Primary cardiac tumors (PCT) are rare, accounting for 0.0017-0.03% in autopsy series,1,2 in contrast to metastatic tumors of the heart, which are 30 times more frequent.3,4 Nearly 75% of PCT are benign and most often represented by a myxoma in 50% of cases in the adult population.5
The World Health Organization defines a cardiac myxoma (CM) as a neoplasm composed of stellate to plump, cytologically bland, mesenchymal cells set in a myxoid stroma.6
Approximately 95% of CMs occurs isolated in a wide range of age. However, they occur more frequently among women in the fifth or sixth decade of life.7-9
For a time, myxomas were believed to arise from endocardial thrombi10 and some evidence suggests an association with Herpes simplex virus 1 infections11; however, their tumoral histogenesis remains unknown. Meanwhile, ultrastructure analysis—added to immunohistochemical investigation—suggests that CM is more likely derived from a pluripotent mesenchymal stem cell or sub-endothelial cell. Chromosomal clonal abnormalities, mostly on chromosome 2, 12, and 17, appear to be implicated in the myxoma formation, although defects on chromosome 1q32, the loss of the Y chromosome, and the telomeric association of chromosome 13 and 15, have also been involved.12-14
CMs are mostly pedunculated and solitary, and arise primarily adjacent to the lamina of the fossa ovalis (corresponding to the embryonic septum primum) and develop in the left atrium in 75% of cases, followed by the right atrium (18%),15 the right and left ventricles (3% in each), and the valves (1%).15-20 Multiple myxomas represent 5% of the cases, half of which are of bilateral origin.21
Although CM is a benign tumor, reports on its malignancy are well-known, which include: (i) local relapse; (ii) local invasiveness; and (iii) distant metastasis.12 The potential for malignant transformation is controversial, despite the publication of some reports of sarcomas arising from CM recurrences.22,23
Clinical manifestations of CMs are protean and may vary from asymptomatic cases (with a tumor < 4 cm) to unexpected sudden death (generally caused by blood flow obstruction or embolization). In most cases, the clinical presentation will depend on the tumor size, mobility, and location. One or more symptoms of the following triad will usually be present: (i) embolic phenomena (present in 30-40% of cases and usually associated with a villous surface of the tumour)24; (ii) intracardiac flow obstruction (present in almost 50% of cases); and (iii) constitutional symptoms (present in 20-60% of cases). In general, the most common signs and symptoms are non-specific and include dyspnea, palpitation (due to atrial fibrillation), lower limbs edema, hepatomegaly, angina, syncope, cough, and pulmonary edema. The constitutional symptoms, characterized by fatigue, fever, myalgia, arthralgia, and weight loss, are probably related to interleukin-6 cytokine production.25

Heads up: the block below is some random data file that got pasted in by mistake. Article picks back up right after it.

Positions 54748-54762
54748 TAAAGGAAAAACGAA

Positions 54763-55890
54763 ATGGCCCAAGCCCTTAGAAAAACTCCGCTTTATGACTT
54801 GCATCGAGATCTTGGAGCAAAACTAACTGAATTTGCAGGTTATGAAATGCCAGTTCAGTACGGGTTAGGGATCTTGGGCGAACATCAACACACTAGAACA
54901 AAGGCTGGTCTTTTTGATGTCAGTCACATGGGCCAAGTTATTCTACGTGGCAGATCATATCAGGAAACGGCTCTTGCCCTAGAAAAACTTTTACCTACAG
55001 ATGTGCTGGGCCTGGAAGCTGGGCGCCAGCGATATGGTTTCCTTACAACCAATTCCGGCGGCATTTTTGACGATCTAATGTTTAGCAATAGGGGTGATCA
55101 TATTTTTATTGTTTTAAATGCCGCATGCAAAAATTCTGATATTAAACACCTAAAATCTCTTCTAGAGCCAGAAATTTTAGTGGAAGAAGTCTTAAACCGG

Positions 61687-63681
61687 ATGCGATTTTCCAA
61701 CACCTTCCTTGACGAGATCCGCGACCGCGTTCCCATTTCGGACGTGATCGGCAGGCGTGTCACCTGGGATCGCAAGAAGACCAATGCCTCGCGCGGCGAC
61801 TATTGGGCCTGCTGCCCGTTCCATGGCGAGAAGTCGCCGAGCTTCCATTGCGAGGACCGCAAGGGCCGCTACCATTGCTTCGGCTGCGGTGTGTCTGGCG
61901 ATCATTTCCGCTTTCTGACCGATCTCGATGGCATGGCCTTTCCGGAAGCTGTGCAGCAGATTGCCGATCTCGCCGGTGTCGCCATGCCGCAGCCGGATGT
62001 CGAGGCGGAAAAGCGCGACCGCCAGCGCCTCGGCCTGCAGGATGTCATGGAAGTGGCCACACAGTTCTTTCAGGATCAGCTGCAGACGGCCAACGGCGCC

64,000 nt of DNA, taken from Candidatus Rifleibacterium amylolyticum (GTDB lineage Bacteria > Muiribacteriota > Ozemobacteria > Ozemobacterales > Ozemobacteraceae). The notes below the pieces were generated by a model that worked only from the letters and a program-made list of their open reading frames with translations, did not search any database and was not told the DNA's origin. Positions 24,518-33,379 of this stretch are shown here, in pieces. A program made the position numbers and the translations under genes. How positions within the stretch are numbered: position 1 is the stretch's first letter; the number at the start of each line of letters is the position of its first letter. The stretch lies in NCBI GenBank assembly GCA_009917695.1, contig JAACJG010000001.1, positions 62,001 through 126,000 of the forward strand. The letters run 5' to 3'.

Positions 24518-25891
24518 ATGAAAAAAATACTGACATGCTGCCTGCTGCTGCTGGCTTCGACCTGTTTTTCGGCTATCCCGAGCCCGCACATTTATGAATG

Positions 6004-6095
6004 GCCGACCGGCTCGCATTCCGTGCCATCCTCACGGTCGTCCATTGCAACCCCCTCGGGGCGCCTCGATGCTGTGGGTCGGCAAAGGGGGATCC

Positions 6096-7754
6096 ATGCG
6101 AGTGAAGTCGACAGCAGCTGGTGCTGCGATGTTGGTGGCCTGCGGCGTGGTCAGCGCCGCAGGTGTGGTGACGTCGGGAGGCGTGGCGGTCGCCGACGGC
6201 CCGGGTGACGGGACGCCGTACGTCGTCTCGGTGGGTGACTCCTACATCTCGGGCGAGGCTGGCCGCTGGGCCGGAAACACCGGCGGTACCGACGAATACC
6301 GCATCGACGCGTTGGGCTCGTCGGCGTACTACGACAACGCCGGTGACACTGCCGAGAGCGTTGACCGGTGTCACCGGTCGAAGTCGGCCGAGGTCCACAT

The diagnosis of a CM is mostly done with echocardiography, both transthoracic and transesophageal, which represent the imaging modality of choice, although the latter permits precise information for the scheduling of surgery. Due to the rarity and consequent unfamiliarity of most general practitioners with this entity, CMs are sometimes misdiagnosed. Differential diagnosis should include intracardiac thrombus and other cardiac tumors.
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